LONDON – Elisabella Calimpon Cesista, the reigning UK poomsae champion in the first senior women’s category, said yesterday she’s looking forward to permanently relocating to the Philippines, where her parents are from, and trying out for the national taekwondo team after finishing her sports science course at the Ealing Hammersmith and West London College next year.
Cesista, 19, was born and raised in London. She’s the only child of Felix Cesista, 52, and Rosalina Calimpon, 60, Filipino migrants who have lived in the English capital over 25 years. Although she speaks with a thick English accent and isn’t fluent in Pilipino, Cesista said leaving London won’t be a problem.
“I know I’ll be happy in the Philippines,” said the 5-4 Cesista, a first dan black belter who took up taekwondo as a means of self-defense after she was harassed by a drug addict in the street on the way to school when she was 11. “I just spent three weeks in Manila and Borongan (Eastern Samar) and enjoyed myself. My dream is to compete for the Philippines. I hope I’m given the chance to try out with the national team and improve myself in taekwondo.”
Cesista learned the sport as a fighter with the Original Taekwondo Club under Iranian coach Mehdi then moved to the London Taekwondo Academy with coach Ronnie de Guzman to concentrate on poomsae. Last February, she was invited to join the British Taekwondo Control Board national team by manager Odette Stringwell on the recommendation of UK coach Master Gemma Biescas and chairman Derek Sumner after being scouted in a Sheffield competition.
Cesista’s breakthrough came in Belfast last July when she bagged the gold at the UK poomsae championships, beating five-time titleholder Taylor Parkins. Her regimen of training two to four hours each session five days a week paid off. Even as Cesista has joined the UK squad in training camp, she said competing for the Philippines is her goal.
“I started out as a fighter and competed in sparring for five years,” said Cesista who topped her age-group at the UK championships in Dublin in 2004 and went on to claim three more national titles. “Then, I stopped for 2 1/2 years to focus on my schooling. I came back in poomsae because my coach (De Guzman) wanted me to go for the national title. I know no Filipina has won a medal for the Philippines in a singles event in the World Poomsae Championships. That’s my motivation. I want to be the first to do it.”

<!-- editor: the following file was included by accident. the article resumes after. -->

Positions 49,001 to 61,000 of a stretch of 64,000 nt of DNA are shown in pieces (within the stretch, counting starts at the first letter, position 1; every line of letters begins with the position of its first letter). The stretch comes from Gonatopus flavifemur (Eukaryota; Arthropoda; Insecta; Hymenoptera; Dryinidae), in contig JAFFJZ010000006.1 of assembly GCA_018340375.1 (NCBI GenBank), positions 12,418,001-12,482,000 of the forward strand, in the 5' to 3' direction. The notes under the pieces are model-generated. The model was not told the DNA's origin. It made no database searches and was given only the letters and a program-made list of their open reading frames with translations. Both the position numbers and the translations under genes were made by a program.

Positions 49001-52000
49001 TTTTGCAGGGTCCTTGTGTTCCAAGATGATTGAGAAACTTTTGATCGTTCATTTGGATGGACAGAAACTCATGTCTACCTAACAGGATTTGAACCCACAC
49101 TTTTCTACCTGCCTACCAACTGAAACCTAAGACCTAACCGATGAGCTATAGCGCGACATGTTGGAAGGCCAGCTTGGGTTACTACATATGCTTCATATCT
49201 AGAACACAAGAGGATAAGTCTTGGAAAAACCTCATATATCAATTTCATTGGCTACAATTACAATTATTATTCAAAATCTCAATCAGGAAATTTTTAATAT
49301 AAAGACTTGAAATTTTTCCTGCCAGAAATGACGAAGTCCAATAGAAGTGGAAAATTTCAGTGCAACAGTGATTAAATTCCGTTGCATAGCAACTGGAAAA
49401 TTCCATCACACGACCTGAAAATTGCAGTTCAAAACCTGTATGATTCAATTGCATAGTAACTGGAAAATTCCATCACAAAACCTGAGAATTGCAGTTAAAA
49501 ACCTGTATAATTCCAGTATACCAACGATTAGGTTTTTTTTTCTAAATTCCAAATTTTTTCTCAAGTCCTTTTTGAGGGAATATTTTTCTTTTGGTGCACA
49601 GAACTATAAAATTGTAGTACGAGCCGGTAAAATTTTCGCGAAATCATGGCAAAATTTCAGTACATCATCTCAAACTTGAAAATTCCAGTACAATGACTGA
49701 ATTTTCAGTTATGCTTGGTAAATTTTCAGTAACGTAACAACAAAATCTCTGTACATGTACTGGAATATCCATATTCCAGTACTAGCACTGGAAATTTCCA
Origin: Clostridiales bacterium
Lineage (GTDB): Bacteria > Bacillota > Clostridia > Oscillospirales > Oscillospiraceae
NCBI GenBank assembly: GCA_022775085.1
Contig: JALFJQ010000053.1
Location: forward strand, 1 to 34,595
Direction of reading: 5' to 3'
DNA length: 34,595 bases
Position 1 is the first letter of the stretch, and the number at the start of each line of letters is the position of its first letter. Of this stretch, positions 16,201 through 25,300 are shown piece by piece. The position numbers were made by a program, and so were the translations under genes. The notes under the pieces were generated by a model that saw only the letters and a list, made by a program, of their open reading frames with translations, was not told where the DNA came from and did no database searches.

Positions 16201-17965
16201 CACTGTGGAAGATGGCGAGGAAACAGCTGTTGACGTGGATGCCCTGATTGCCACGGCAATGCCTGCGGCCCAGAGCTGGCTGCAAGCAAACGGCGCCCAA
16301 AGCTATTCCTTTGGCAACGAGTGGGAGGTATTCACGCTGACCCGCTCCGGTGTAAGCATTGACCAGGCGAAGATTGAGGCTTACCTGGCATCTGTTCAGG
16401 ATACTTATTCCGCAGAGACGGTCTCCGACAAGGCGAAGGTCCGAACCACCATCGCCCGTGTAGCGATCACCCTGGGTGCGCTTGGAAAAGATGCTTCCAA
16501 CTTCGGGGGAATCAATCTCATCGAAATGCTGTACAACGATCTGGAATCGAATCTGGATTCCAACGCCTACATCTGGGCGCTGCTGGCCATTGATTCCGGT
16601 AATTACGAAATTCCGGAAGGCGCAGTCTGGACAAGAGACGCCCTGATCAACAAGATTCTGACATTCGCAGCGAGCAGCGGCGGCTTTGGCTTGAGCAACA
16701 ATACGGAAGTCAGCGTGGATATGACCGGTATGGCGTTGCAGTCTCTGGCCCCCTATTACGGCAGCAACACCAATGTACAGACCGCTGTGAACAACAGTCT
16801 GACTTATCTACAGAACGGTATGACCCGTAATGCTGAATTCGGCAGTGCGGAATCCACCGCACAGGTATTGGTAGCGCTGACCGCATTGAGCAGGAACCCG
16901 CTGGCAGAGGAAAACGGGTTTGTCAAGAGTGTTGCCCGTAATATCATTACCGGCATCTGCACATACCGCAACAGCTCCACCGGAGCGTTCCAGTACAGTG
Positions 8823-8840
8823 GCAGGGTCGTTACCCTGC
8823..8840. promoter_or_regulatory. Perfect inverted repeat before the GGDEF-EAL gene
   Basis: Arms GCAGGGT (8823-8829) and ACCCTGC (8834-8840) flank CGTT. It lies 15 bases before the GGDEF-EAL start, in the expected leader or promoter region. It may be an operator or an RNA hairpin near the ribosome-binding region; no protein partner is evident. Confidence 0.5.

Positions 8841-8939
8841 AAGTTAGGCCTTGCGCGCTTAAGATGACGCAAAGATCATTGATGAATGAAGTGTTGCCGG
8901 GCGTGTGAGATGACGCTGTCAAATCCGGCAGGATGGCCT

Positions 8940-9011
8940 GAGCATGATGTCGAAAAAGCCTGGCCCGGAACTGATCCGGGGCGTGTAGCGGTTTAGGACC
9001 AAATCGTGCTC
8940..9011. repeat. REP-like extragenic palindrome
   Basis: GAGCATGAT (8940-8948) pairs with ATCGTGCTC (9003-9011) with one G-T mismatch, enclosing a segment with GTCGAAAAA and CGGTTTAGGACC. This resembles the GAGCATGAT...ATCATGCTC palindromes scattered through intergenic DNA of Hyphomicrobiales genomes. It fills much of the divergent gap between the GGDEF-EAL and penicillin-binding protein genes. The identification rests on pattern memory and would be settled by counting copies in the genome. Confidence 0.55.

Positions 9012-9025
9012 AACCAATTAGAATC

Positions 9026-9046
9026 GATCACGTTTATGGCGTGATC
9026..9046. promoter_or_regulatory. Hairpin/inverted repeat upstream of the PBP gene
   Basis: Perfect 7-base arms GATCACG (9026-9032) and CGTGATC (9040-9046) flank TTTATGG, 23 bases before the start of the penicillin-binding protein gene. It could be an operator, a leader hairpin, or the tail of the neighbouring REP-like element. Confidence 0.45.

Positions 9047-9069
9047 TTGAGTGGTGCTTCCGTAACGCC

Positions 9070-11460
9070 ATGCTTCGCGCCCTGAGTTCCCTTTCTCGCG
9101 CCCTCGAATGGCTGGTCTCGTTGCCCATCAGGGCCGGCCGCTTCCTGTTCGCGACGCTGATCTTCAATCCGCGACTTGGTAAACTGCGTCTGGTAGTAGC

Cesista said during her recent visit to the Philippines, she phoned the Philippine Taekwondo Association to inquire about tryouts and was referred to national athletes Rani Ann Ortega and Japoy Lizardo. “In Borongan, I did some sparring supervised by coach Sherwin,” she said. “They put me up against bigger opponents, some even 10 kilos heavier, but I was lucky to bring them down, one by one. I learned to be aggressive training with boys and it’s something I bring to every match even in training.”
“We’re ready to go home,” said Cesista’s father, an agent for SM Development Corp. in marketing condo units to Filipinos in the UK. “When Bella graduates, we’ll sell two of our houses and just keep one to rent out. We’re getting old and I think it’s time to go home. Besides, Bella loves the Philippines and her cousins in Manila and Borongan. I’m planning to set up an ice plant in Borongan. My wife and I also want Bella to live her dream of competing for the Philippines so we’ll support her all the way. I notice the taekwondo training isn’t as in-depth in England as in the Philippines. I’ve seen a lot of Filipino fighters and I think Bella can learn a lot more from them. Bella is quick and strong. She will only get better.”
Cesista said she plays a little basketball but taekwondo is her real passion. “I’m lucky I was brought up in the UK and had the opportunity to go to school in London but now, it’s time for me to go back to my roots,” she said. “My cousins laugh at my English accent and call me Harry Potter. But I assimilate quickly. I’m learning to speak more Pilipino and Waray.”
Cesista said if the Filipino coaches want her to move back to sparring, she’ll do it. “I want to be able to contribute and produce in any way I’m allowed whether in sparring or poomsae,” said Cesista who is in the 59 kilogram class. “I finish school in July and our family is relocating after the Olympics. I only hope the Philippine Taekwondo Association gives me a chance to train with the national team. I’ll do my very best for our country.”
The interview with Cesista was arranged by Jing Rivera Nejad, a respected leader of the Filipino community in London.